When did people care about astrology?

Astrology around the limping man in the Kremlin

Sunday evening, news on Russian state television: President Vladimir Putin can be seen standing and walking for the first time in weeks. On the national holiday he lays flowers - albeit with a slightly pained expression on his face. Putin had not worked in the Kremlin for weeks or left his residence outside of Moscow. There he received his interlocutors in front of the cameras of the state television only while sitting. His spokesman Dmitrij Peskow explained this to the Moscow radio station Kommersant FM:

"There are no ceremonial occasions that require his presence in the Kremlin at the moment. At the moment he simply prefers to work from the residence so as not to disturb Moscow drivers."

But so far Putin had paid little attention to the huge traffic jam caused by the road closures for his brokerage fee. And so the Russian media speculated for days about Putin's condition, citing "sources close to the Kremlin". There was even talk of severe spinal damage. And those sources close to the Kremlin already felt reminded of the year 1996: At that time, before the election, it was covered up how ill the then President Boris Yeltsin actually was.

Probably to limit the damage, the Kremlin finally said: Putin was suffering from a harmless sports injury - something like that could happen if you were an athlete like Putin.

That Putin does not admit any physical weaknesses is typical, says Maria Lipman of the Moscow Carnegie Institute, a US-funded expert center.

"When Putin took office in 2000 as the successor to Yeltsin, Yeltsin was already an old, sick, frail man. The contrast to Yeltsin was always an important reason for Putin's popularity. He was athletic, young, healthy and could take on responsibility."

State television helped create the image of Putin, who was the boss: the Russians saw Putin bare-chested riding, diving, on a motorcycle or at the controls of an airplane. The last time he got into a hang-glider to guide cranes to their winter quarters as alpha animals, it was a bit strange. The rumor that Putin might have injured himself in this action is all the more ridiculous - especially among Internet users who are critical of the Kremlin.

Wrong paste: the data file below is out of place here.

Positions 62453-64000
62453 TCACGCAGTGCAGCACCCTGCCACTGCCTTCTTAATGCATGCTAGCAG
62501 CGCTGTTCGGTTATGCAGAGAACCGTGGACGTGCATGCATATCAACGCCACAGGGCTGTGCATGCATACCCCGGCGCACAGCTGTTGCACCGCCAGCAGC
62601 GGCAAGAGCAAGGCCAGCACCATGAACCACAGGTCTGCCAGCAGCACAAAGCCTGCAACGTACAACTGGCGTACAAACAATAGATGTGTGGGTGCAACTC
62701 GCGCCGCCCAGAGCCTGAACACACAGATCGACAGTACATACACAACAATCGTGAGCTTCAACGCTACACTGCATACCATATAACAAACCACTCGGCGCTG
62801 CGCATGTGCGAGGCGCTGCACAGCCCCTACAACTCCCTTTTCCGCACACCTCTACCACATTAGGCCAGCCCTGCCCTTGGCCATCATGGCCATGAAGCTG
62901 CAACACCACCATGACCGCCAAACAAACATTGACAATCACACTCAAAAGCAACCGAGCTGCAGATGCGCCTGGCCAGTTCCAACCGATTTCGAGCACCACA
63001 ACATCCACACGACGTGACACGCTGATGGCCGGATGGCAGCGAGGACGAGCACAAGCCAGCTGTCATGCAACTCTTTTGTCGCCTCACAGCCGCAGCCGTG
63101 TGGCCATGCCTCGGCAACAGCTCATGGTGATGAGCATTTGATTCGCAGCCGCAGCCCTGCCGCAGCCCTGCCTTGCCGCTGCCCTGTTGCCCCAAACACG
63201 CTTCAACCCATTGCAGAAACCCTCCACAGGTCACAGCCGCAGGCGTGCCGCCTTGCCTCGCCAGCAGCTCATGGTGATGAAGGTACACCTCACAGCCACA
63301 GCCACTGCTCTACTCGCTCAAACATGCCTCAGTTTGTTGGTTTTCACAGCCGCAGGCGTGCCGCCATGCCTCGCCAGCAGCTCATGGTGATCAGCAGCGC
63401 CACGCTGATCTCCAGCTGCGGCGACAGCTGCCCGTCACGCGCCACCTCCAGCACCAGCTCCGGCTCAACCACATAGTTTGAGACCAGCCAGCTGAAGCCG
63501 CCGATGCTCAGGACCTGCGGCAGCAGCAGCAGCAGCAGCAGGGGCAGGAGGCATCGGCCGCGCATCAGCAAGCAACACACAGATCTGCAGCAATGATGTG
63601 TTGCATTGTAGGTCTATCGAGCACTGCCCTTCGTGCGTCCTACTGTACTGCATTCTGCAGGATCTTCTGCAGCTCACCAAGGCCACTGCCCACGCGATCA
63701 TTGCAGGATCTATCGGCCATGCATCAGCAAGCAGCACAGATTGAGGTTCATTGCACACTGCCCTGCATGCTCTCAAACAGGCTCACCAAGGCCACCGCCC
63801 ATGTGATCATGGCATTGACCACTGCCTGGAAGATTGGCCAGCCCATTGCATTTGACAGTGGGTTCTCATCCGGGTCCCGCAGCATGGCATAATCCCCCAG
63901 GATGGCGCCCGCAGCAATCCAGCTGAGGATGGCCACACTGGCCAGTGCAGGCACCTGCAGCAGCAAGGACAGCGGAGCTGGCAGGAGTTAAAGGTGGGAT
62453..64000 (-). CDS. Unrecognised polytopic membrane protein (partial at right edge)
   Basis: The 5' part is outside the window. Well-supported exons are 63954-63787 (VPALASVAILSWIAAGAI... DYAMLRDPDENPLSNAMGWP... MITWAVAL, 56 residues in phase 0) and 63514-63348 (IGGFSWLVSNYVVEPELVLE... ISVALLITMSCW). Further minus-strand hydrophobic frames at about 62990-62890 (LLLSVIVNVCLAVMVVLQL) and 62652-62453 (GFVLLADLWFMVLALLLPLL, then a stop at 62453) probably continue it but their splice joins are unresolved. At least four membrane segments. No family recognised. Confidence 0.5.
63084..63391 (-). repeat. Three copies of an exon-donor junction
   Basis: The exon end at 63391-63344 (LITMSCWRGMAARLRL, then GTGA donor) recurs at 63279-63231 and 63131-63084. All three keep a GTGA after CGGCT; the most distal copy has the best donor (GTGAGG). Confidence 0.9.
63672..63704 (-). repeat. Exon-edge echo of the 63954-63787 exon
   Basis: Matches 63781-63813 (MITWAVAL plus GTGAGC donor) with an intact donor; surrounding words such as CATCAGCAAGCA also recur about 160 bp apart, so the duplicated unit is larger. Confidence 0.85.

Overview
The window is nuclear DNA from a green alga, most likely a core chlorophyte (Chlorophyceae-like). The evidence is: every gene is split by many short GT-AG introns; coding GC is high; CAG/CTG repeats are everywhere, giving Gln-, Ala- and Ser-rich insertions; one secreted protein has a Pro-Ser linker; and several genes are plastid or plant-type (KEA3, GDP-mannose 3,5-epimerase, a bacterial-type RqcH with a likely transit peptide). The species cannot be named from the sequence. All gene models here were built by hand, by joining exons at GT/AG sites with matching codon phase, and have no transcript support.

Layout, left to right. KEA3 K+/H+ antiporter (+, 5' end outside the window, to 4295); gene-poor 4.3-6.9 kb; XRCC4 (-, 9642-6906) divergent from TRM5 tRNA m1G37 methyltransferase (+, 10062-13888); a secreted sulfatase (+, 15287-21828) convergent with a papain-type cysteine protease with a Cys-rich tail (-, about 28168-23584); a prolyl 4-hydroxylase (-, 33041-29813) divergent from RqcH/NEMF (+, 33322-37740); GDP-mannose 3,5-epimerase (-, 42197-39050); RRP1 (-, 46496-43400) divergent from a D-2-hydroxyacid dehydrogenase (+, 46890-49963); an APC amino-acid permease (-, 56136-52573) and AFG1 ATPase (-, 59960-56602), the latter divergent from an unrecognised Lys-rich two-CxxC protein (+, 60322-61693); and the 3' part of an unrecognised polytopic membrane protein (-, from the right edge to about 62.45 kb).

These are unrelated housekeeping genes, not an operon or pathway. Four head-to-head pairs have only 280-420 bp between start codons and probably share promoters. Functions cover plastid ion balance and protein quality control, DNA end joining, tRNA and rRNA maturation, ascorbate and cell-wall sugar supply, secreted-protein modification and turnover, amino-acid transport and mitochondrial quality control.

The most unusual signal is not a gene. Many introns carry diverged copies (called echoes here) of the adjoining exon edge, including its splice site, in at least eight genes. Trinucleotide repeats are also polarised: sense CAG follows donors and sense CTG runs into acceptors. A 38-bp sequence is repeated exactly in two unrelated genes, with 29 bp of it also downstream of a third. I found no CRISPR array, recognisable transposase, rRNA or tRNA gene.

Putin's PR campaigns are becoming more unfortunate and no longer appropriate for his age, says Gleb Pavlovsky, who describes himself as a political technologist and once advised Putin on public relations.

"It already takes on mythological traits. And heroes of mythology do not age. James Bond is still young today. And so it should be with the myth of Putin. Even if health says the opposite."

But the myth of Putin's eternal youth is not the only one that the Russian leadership is trying to cultivate. Putin has raised Russia from her knees and is protecting it from enemies at home and abroad, Putin supporters keep hearing. Pavlovsky says that Putin's myth is now more important than real politics.

"Putin missed the moment to open up Russia after his main goal had been achieved: namely, to prevent the disintegration of Russia. But he is stuck in the old days and wants to continue fighting enemies: and these enemies must now be thought up by the system. But Really existing people who are innocent go to jail. "

Public debates about his health come at an inopportune time for Putin. Because he is in a low poll: a few years ago his popularity ratings were up to 80 percent. Now just every second Russian is still for Putin. The image of the strong, almighty president is getting more and more scratches.